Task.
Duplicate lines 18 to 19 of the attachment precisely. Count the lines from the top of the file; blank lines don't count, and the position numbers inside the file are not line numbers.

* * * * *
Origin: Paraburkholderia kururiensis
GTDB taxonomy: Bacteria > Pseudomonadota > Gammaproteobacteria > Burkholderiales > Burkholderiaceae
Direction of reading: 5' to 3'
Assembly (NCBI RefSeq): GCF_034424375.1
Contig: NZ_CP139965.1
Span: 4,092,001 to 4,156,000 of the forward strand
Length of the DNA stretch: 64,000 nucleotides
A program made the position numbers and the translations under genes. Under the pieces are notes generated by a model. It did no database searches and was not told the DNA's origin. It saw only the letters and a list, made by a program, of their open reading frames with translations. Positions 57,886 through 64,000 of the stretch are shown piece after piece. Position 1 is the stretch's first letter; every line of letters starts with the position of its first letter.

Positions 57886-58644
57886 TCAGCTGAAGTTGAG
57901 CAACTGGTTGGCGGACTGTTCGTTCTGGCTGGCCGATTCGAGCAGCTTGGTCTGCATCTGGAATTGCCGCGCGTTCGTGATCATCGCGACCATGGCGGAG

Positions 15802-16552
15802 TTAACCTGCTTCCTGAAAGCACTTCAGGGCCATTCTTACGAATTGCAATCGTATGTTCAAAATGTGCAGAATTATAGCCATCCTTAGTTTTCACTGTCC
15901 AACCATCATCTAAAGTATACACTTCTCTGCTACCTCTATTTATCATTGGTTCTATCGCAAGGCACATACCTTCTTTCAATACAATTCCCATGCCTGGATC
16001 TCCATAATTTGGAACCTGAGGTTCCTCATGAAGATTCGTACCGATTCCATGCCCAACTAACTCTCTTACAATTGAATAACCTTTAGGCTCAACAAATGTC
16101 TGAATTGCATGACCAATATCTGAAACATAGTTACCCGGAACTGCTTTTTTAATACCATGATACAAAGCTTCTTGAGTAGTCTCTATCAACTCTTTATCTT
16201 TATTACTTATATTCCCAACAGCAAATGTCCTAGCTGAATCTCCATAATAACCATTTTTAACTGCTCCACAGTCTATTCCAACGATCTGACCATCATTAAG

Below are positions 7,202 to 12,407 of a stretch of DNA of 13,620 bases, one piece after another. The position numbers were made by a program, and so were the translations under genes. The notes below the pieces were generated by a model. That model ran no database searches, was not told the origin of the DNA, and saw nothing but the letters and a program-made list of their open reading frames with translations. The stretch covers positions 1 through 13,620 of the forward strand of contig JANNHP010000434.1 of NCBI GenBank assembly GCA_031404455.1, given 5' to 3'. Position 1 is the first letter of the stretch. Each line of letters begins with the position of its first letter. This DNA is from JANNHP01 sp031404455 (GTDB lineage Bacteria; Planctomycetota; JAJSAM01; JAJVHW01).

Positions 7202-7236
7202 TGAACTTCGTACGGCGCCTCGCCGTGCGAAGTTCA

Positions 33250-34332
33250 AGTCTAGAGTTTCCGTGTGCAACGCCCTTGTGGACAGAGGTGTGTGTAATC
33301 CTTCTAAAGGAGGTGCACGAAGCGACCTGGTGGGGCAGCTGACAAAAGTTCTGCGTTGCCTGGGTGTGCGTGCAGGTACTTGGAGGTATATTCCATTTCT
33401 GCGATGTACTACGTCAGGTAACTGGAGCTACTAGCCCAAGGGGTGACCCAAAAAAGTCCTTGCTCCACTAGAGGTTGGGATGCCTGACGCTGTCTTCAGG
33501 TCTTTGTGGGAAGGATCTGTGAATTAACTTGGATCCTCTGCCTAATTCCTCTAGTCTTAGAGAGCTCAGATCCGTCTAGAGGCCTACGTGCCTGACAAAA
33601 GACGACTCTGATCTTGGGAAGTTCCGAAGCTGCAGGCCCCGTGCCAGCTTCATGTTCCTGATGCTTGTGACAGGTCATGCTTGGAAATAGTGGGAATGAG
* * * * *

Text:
Below are positions 7,202 to 12,407 of a stretch of DNA of 13,620 bases, one piece after another. The position numbers were made by a program, and so were the translations under genes. The notes below the pieces were generated by a model. That model ran no database searches, was not told the origin of the DNA, and saw nothing but the letters and a program-made list of their open reading frames with translations. The stretch covers positions 1 through 13,620 of the forward strand of contig JANNHP010000434.1 of NCBI GenBank assembly GCA_031404455.1, given 5' to 3'. Position 1 is the first letter of the stretch. Each line of letters begins with the position of its first letter. This DNA is from JANNHP01 sp031404455 (GTDB lineage Bacteria; Planctomycetota; JAJSAM01; JAJVHW01).

Positions 7202-7236